Wellington Airport puts resource consent plans for runway extension on hold

An artist impression of what an extended Wellington Airport runway would look like.

An artist impression of what an extended Wellington Airport runway would look like.

Controversial plans to extend Wellington Airport's runway have been put on hold.

Greater Wellington Regional Council and Wellington City Council both received a request from Wellington International Airport on Friday to pause the processing of consent applications for its $300 million runway extension.

The airport is seeking permission to add an extra 355 metres to its runway by reclaiming land in Lyall Bay.

An aerial map of Wellington Airport with the runway extension to the south.

An aerial map of Wellington Airport with the runway extension to the south.

Doing so would allow for direct long-haul flights between Wellington and Asia.

* Bulk of submitters against runway extension
* No 'Plan B' if $300m runway extension fails to fly
* Airport claims not all planes need to be able to land on longer runway
* Pilots challenge safety zones for proposed runway extension
* Airport submits resource consent applications for $300m extension
* Wellington Airport's runway extension could pump $2b into the economy
* Airlines label runway extension 'wasteful from a national perspective'

The project attracted 776 public submissions, with 525 of them against the proposal.

Airport spokesman Greg Thomas said management wanted to take a few weeks to review the feedback and check everything was in order with the application before proceeding.

"Because of the number of submissions, we want to make sure we've taken the time to review all those. To make sure all due diligence is done before we finalise the application."

This was one of the last steps before the application reached the Environment Court, Thomas said.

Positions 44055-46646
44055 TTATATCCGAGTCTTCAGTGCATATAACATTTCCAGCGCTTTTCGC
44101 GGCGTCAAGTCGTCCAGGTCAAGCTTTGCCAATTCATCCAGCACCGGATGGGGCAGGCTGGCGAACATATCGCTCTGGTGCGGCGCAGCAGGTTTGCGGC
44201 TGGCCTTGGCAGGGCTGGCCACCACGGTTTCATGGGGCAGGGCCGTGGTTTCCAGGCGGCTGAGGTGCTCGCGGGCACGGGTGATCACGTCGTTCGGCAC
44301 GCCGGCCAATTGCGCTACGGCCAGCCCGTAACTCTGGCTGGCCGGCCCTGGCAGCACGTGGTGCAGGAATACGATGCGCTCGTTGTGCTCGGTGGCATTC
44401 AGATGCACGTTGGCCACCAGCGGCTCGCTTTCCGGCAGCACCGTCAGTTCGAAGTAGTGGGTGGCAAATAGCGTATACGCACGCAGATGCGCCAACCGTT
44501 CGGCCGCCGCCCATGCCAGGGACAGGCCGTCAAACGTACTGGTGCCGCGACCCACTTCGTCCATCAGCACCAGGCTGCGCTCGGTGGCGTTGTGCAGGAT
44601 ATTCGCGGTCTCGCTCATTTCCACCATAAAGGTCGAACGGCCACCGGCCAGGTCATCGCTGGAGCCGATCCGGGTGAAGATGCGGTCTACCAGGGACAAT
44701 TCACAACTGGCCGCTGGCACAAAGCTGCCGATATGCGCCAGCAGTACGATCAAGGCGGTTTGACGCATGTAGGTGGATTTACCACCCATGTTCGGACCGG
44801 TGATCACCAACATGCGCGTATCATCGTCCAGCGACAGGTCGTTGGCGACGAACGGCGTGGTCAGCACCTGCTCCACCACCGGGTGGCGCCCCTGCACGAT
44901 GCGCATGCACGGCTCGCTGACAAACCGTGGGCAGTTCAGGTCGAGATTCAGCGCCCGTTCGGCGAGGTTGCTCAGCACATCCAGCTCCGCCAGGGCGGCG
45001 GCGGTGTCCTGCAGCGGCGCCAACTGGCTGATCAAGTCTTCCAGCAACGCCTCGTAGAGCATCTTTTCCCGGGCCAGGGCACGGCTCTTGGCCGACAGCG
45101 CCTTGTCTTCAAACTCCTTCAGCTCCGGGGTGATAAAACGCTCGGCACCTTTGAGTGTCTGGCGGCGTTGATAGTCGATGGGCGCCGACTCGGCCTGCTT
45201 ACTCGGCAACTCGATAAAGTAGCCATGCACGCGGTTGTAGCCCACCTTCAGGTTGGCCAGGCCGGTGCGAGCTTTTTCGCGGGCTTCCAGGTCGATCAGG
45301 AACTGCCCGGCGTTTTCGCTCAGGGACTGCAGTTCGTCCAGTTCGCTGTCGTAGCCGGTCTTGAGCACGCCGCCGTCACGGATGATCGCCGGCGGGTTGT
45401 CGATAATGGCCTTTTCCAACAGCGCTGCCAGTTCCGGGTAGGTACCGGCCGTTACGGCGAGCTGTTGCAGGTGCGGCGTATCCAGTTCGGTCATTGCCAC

Richard Randerson, spokesman for anti-extension group Guardians of the Bays, said it was encouraging to see doubt creeping into the minds of airport management as the weight of the submissions fell heavily against its application.

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"At the end of the day, that's indicating something quite serious," Randerson said.

"There's a significant number of questions raised about the process that haven't been properly addressed by the airport."

Randerson said submitters had exposed holes in the argument for the application, including significant doubts over the business benefits, and now management would look for a way to "plug some of those holes".

He believed profit figures were based on "inflated" passenger numbers, some of which were projected all the way up to 2060.

"As a result of the increased public scrutiny we have seen a majority of [Wellington] mayoral candidates back-pedal on their outright support for the extension," he said.

"That is because the public have serious doubts about this white elephant and mayoral candidates are feeling the pressure."

Wellington mayoral candidate Helene Ritchie, whose central platform for the mayoralty has been opposition to the runway from the outset, described the money required as unjustifiable "corporate welfare".

"The fight will go on until the application is either completely withdrawn from the Environment Court or thrown out."

Wellington City Council eastern ward councillor Sarah Free said it was "marvellous news" that the plan was paused.

"They're realising it's not very popular. There's quite a lot of resistance building up."

She pointed to environmental disruption, costs to ratepayers, and uncertainties over Government funding as problems with the project.

 - Stuff

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